Lighting an LED and being able to turn it on and off with a switch sounds simple enough, but when studied carefully, this circuit reveals a lot of electronic properties involved in all electronic circuits.

I am working on a video where I build this circuit on a breadboard. I will be covering all the components in detail and taking multimeter measurements.

Component topics that will be covered:

    • Electronics prototype circuit breadboard – A board that makes electrical connection by inserting through hole components leads into.
    • Breadboard power supply – Easily plugs into a standard breadboard. Takes a higher voltage at it’s female barrel plug input and converts that voltage to either 5V or 3.3V, which it outputs to the breadboard power rails, marked with red for positive, and blue for negative.
    • Outlet plug (wall wort) – Plugs into the household outlet (120V alternating current in the US) and outputs a lower DC voltage via a male barrel plug. The outlet plug I will be using has a range of voltages it can output. I will probably keep it at 9V.
    • LED (Light emitting diode) – A diode that lights up. Being a diode, it conducts current easily in one direct (usually at about 2V) and blocks current up to an unknown voltage (probably a bit more than 9V). Easily conducts while forward biased (Andode more positive than cathode) and blocks current while reverse biased (anode more negative than cathode). Most through hole LEDs should have current limited to 20 mA (milliamps) or less.
    • Resistors – When the switch is turned on, the resistor will be the only component in this circuit that limits current through all of the series components. The amount of current in amps will be the voltage across the resistor, divided by the amount of resistance the resistor provides in units called ohms, based on the Ohms law formula I = V/R. Since there will be a lot less than 1A of current, it will be converted and referred to in milliamps. Resistors create a lot of heat and can dissipate it based on their wattage rating. Most resistors are 1/4W resistors and schematics usually assume you will use 1/4W resistors unless it labels the resistor’s schematic symbol as a different wattage.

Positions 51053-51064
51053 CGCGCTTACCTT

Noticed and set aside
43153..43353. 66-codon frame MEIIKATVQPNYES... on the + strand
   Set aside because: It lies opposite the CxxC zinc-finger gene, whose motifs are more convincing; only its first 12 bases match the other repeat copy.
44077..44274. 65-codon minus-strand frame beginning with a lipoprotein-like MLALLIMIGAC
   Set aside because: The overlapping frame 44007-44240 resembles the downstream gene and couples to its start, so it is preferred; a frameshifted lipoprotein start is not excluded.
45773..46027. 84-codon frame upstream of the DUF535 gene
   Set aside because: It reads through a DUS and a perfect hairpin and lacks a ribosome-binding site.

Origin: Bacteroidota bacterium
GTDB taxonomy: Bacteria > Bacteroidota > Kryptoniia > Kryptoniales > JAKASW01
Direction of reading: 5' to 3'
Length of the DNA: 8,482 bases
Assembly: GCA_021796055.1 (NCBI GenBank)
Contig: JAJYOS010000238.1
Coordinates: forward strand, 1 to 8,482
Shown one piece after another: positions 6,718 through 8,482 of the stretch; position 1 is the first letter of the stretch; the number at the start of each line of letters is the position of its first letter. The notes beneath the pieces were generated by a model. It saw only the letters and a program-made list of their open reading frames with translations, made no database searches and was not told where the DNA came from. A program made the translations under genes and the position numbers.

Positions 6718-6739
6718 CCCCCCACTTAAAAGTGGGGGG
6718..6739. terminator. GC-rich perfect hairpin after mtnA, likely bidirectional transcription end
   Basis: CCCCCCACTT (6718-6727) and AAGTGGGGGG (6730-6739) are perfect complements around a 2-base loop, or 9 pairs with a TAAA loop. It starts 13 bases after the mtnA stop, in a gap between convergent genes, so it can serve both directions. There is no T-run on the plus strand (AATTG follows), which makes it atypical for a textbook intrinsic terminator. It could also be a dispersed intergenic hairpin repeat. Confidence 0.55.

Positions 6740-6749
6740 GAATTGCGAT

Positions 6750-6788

• Normally off momentary tactile push button switch – Normally the switch will prevent all current from flowing due to high resistance, but when you press the switch, it will make a almost 0 resistance connection that will allow full transfer of power throughout the circuit.

Schematic symbols and diagrams for simple circuits by Electronzapdotcom of YouTube and Electronzap
Schematic symbols and diagrams for simple circuits

List of topics that will probably be covered in video:

  • Prototype breadboard introduction
  • Breadboard MB102 0V, 3.3V or 5V power supply introduction. 6.5V-12V input, with 9V recommended.
  • Providing power to breadboard power supply
  • Measuring voltage of power supply with a multimeter
  • Resistor component introduction. 1/4W kept below 1/8W and heat dissipation. Resistance (R), voltage (V) and current (I)  measurements with multimeter
  • LED component introduction. Forward and reverse biased V drop measurements with multimeter. V and I measurements. 20mA maximum recommended forward current.
  • Momentary tactile push button switch introduction. Almost infinity ohm (Ω) resistance (insulator) when off and almost 0Ω ohm (conductor) when on demonstration.

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